There are several tell-tale signs in restaurants which I firmly believe should make any diner flee. There are certain features so ominous that I would advise running back to the ready meal in your fridge rather than sitting down. Number 1: Photographs of food in the menu are a definite turn off. Number 2: If said menu is laminated then the joint is clearly suspect. Instilled by my mum is number 3: the conviction that a paper napkin is just not right. But trumping all warning signals is number 4: the bizarre phenomenon of plastic food displayed in the window. It baffles me every time: I am aware of what food looks like, so a PVC mutton chop is hardly instructive. A make-believe steak is most certainly not decorative. And so, with these principles so close to my heart, you will not be surprised that upon seeing the phoney leg of lamb hanging from the window of Jamie’s Italian I am left flummoxed. The leader of good taste and social virtue who graces The Times’ Saturday magazine in a five page spread this very week dares to flout my rules. With a review to write and parents to feed, however, I am forced to swallow my pride and cross the threshold.
Those principles of mine are in for a beating. Having made it past the hunks of meat, I am actually pleasantly surprised. The larder décor theme continues but does so with real Italian produce reminiscent of the ‘trattoria’ interior of La Cucina (reviewed 12th May) rather than the Fisher-Price toy kitchen suggested by the window display. While we browse the menu we are quickly offered a selection of breads in elaborate shapes and intriguing flavours. And what a menu it is. I am finally confronted with the prospect of actually eating the dishes in all those cookbooks that I’ve been optimistic enough to buy but have never quite had the energy or skill to tackle. While Jamie’s Dinners gathers dust back home, we choose from a wide range of antipasti ‘planks’, meats and homemade pasta dishes. From crab and squid ink risotto to fish baked in a bag, good old Jamie has provided for the intrepid and the faint-hearted alike. My prosciutto, pear and pecorino salad is the perfect antidote to my largely vegetable free undergraduate diet while my parents’ choices of the spaghetti Bolognese and feather steak meet with similar approval.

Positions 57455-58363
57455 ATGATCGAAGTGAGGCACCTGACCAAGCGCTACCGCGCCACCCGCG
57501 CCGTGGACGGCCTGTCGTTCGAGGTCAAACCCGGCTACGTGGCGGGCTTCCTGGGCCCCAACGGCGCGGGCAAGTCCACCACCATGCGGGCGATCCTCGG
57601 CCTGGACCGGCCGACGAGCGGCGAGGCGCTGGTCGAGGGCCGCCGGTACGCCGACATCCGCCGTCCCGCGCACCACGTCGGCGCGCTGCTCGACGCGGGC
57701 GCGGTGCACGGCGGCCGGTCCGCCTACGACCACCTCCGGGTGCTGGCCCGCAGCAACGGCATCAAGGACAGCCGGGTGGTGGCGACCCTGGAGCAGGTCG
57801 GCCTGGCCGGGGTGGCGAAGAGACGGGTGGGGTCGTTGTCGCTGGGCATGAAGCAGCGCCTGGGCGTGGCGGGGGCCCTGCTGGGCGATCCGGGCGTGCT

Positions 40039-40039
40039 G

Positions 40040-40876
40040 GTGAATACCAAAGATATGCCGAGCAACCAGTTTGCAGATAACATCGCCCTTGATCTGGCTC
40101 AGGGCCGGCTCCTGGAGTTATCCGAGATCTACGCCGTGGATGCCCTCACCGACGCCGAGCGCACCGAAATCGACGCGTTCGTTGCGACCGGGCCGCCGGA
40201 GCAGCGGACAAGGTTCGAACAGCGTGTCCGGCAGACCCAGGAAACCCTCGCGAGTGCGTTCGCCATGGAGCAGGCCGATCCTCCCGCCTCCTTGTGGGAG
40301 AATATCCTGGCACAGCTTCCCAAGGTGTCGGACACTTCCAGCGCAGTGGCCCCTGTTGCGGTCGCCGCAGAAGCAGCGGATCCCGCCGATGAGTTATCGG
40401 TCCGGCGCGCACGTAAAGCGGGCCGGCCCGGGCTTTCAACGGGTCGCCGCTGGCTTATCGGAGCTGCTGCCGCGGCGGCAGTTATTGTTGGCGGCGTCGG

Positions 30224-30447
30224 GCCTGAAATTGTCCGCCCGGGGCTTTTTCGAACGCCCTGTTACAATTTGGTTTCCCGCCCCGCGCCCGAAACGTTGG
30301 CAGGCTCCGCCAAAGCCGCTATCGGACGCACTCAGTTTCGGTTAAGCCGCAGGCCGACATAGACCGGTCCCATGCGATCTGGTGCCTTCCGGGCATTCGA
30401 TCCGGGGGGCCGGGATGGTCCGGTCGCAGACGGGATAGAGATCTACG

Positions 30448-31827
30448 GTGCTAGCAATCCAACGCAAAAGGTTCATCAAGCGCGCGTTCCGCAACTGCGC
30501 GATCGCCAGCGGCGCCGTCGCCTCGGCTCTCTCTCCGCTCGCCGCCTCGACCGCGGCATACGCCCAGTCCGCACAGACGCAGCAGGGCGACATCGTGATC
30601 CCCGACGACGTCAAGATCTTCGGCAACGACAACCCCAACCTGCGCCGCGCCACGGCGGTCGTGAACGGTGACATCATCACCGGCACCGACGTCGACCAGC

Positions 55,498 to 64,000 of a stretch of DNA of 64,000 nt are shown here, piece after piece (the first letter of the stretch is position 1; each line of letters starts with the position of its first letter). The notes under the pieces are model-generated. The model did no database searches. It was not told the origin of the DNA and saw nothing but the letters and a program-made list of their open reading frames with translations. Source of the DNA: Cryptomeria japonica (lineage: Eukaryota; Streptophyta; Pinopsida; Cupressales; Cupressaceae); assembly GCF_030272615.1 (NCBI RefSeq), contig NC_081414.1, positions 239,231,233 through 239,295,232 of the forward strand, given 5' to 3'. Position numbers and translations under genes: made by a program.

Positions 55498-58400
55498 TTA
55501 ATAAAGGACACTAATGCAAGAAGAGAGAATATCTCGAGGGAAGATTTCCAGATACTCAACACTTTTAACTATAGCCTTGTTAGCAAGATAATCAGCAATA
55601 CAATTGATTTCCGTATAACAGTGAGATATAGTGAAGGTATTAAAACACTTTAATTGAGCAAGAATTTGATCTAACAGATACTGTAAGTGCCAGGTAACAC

The meat swathed windows forgotten, I find the menu, presentation and service all perfectly poised between the everyday and the exceptional. While the prices do veer more towards those of the special occasion, it is a great place for just that. Take heed of the classic restaurant omens identified above in general, but for this particular place I can vouch that it is safe to set those standards aside.
Food: Gourmet comfort food
Service: Fast and friendly
Price: Pricey – most mains around £13
Beware: It can get very busy and groups smaller than six can’t book